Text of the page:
Scrub-a-dub-dub! It’s time for your baby’s first bath…but when?

Baby's First Bath

Some parents worry that they need to give their baby a bath right after birth…after all things can get pretty messy during delivery. While it is important to wash your baby in the first few hours after she’s born, you don’t have to do it immediately.

What is Vernix?

When your baby is born, she’ll be covered in blood, mucus…and vernix. Vernix caseosa as it’s officially called in the medical community is a thick, waxy white substance that covers your baby’s skin to protect it in the womb and during birth. She’ll shed most of that cream cheese-looking layer before birth. (Preemies often come out coated with it!) This miracle covering protects her delicate skin…just imagine if you were in a bathtub for 9 months! It also acts as a lubricant to help her slide down the birth canal during delivery and offers antimicrobial benefits after birth. Scientists now know that vernix helps to prevent infection and retain heat following birth.

When to Bathe Newborn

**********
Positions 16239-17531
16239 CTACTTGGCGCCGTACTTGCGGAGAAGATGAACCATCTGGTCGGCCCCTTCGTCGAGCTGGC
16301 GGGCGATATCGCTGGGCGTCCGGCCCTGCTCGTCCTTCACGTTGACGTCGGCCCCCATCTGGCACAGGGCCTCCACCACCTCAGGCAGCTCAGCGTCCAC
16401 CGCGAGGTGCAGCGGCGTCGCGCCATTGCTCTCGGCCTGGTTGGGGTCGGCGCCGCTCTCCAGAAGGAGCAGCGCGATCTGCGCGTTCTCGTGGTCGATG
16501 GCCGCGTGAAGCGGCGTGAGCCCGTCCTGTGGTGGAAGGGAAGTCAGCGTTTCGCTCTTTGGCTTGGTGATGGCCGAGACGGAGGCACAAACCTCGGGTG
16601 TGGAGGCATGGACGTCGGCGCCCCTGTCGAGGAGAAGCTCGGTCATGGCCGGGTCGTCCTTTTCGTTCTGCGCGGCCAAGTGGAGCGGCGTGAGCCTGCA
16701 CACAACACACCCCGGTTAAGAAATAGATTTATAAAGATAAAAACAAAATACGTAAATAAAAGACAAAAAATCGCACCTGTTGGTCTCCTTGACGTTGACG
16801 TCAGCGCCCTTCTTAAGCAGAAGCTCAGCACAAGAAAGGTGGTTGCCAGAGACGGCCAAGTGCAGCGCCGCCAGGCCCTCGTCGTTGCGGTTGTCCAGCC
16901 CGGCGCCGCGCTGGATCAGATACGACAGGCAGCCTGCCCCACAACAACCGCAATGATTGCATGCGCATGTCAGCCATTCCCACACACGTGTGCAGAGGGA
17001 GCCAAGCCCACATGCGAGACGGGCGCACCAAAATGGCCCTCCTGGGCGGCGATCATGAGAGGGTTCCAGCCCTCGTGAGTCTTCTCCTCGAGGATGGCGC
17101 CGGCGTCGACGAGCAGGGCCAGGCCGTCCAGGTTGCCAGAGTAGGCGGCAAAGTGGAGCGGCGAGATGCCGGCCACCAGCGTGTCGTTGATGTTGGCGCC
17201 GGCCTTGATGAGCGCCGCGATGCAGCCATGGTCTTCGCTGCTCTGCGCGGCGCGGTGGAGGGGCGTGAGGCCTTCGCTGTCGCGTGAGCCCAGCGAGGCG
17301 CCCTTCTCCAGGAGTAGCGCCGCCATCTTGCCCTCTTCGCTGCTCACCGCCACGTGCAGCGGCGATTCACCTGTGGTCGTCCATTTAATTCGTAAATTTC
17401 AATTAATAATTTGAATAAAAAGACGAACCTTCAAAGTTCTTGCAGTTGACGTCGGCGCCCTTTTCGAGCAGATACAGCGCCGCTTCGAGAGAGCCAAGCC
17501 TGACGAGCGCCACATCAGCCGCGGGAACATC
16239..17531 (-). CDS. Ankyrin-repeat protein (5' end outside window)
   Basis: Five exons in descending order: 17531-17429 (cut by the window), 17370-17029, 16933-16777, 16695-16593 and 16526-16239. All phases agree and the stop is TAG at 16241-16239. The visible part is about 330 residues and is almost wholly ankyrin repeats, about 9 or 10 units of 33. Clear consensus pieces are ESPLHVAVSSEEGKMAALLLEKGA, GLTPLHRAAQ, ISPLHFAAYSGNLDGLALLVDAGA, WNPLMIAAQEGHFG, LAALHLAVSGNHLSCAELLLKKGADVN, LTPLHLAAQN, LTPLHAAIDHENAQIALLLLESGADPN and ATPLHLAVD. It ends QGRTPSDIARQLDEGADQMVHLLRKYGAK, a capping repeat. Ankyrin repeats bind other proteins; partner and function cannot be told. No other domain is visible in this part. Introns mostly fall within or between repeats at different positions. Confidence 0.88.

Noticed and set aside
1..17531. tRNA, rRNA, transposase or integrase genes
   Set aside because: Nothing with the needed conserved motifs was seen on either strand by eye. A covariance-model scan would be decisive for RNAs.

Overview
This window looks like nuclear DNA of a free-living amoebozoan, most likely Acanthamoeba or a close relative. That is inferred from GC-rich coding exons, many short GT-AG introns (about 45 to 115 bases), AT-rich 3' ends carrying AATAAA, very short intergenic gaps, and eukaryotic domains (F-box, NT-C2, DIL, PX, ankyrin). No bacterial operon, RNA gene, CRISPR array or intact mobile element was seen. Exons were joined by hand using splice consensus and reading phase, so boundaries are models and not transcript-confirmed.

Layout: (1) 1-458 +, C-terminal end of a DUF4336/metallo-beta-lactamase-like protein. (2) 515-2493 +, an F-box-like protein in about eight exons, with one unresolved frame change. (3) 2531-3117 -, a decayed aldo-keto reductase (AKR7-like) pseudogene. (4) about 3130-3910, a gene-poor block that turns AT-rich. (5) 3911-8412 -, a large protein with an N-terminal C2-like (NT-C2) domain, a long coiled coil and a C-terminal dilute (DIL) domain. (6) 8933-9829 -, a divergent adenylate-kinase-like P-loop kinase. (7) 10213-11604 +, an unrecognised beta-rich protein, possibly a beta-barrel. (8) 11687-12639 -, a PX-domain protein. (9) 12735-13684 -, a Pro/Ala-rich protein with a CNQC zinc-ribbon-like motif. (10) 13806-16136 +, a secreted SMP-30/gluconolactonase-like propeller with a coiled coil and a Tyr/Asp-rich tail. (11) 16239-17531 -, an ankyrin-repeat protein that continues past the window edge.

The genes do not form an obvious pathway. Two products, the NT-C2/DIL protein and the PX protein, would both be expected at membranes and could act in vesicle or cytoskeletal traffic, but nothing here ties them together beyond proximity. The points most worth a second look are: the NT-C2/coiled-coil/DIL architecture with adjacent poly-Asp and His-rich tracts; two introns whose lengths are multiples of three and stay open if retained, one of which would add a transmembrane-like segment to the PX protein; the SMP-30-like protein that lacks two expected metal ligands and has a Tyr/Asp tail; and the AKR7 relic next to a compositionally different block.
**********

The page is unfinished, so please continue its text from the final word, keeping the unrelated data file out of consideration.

You won’t want to leave the vernix on her too long. While it’s fine to rub it into her skin, it’s best if you wash it off 3-4 hours later. Make sure to keep her warm afterward, since she’ll lose the heat-retaining quality that it provides. If left on too long, it can become a breeding ground for bacteria on her skin. Bacterial infections are a big danger to babies because of their weak immune systems. During the first 3-4 months of life, you’ll want to take extra care to protect her from the world’s germs!

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Disclaimer: The information on our site is NOT medical advice for any specific person or condition. It is only meant as general information. If you have any medical questions and concerns about your child or yourself, please contact your health provider. Breastmilk is the best source of nutrition for babies. It is important that, in preparation for and during breastfeeding, mothers eat a healthy, balanced diet. Combined breast- and bottle-feeding in the first weeks of life may reduce the supply of a mother's breastmilk and reversing the decision not to breastfeed is difficult. If you do decide to use infant formula, you should follow instructions carefully.